They also encourage landlords of existing buildings to introduce more bike racks, but they don't have the specific power to force them to do this unless a planning consent is involved. All the same, some landlords and some employers exceed the minima - the landlords normally only when a prospective tenant demands it - and my employer for example is opening a new facility (with lockers, showers, and an on-site maintenance facility) to increase our capacity by about 200, taking it to about 525, or about 8% of total staff.

Getting to work on the boss therefore strikes me as a more promising way of increasing the number of spaces.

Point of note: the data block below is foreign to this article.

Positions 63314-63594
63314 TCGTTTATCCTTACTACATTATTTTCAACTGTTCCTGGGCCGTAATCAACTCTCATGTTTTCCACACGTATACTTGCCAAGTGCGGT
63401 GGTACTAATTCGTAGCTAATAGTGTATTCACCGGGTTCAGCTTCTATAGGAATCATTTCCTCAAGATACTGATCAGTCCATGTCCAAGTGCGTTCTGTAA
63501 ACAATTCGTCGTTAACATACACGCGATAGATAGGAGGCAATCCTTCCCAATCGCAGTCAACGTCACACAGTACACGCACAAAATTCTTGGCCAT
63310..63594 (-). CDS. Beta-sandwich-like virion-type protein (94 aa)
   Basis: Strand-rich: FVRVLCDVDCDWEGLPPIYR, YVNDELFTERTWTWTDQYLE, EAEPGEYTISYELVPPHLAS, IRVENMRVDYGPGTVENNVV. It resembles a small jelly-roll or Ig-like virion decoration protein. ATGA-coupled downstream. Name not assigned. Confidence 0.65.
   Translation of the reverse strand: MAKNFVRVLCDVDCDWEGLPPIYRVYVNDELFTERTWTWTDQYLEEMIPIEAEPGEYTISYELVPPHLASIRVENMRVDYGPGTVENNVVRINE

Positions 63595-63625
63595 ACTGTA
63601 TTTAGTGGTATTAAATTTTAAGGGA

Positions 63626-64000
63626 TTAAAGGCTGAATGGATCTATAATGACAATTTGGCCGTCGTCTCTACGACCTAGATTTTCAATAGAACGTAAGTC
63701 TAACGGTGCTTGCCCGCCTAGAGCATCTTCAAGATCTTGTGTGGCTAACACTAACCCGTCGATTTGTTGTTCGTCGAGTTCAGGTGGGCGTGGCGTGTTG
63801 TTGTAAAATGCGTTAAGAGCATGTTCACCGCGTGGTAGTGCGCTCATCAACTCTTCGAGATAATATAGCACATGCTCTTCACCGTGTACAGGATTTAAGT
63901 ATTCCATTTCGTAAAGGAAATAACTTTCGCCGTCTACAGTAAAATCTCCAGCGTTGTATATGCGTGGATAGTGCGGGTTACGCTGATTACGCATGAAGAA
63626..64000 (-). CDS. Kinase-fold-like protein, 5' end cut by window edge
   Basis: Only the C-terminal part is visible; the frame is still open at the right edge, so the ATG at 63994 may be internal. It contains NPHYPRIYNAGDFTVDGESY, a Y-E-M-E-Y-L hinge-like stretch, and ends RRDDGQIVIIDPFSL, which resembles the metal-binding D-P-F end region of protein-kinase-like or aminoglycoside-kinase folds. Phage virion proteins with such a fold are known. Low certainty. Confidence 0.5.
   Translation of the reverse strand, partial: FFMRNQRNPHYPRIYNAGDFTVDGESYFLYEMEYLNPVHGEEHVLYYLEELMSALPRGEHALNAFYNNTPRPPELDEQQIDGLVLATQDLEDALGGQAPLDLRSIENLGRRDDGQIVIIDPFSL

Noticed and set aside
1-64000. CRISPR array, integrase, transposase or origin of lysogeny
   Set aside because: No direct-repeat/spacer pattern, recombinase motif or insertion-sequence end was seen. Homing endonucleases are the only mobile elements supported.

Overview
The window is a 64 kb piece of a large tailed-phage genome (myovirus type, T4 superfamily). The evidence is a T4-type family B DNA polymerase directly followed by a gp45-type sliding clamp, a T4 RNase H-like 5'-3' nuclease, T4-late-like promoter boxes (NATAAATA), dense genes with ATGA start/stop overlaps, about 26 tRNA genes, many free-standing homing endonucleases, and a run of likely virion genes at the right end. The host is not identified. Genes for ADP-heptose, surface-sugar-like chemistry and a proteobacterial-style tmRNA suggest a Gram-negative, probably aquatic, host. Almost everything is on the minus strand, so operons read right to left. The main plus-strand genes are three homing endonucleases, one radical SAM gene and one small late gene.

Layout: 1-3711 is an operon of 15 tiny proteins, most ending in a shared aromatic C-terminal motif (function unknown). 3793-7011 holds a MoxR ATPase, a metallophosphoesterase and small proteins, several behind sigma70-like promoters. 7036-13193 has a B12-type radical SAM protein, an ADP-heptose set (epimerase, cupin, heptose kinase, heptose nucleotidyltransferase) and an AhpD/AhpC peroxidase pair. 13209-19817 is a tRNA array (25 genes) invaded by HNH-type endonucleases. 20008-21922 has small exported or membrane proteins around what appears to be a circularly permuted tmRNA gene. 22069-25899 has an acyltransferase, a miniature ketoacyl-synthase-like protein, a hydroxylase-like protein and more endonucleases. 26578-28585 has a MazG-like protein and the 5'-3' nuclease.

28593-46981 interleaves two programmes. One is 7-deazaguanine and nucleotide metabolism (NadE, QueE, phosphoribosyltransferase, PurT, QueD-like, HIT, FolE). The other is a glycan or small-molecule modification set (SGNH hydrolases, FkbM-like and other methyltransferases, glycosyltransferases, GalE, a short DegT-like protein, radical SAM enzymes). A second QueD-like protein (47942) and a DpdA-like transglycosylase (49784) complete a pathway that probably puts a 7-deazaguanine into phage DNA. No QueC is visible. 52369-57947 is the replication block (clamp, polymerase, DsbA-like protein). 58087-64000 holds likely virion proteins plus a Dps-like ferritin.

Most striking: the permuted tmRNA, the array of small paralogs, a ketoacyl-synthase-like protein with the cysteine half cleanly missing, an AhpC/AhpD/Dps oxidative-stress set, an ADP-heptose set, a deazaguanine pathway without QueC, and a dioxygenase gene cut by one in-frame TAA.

johnnyb13 | 12 years ago

Great stuff. This is across the road from my office and those of us who use the current facilities from the landlord were asked to do a questionnaire on this last year, thought it was a great idea but had died a death.

Bruntwood do things to a pretty good spec so of anyone can get this off the ground they can, although it'll have been appraised as being a cash generator before investing and if the council are chipping in all the better.

cat1commuter | 12 years ago

Glad they are doing this, but I bet you won't be able to ride your bike into the cycle park. Bound to be a steep ramp or lifts involved, along with "no cycling" and "cyclists dismount" signs. Hope I'm wrong!

JonMack | 12 years ago

I really wanted to set something like this up in Bath for all the Bristol > Bath commuters. Unfortunately I don't have the capital, maybe one day I will win the lottery and do it!

Latest Comments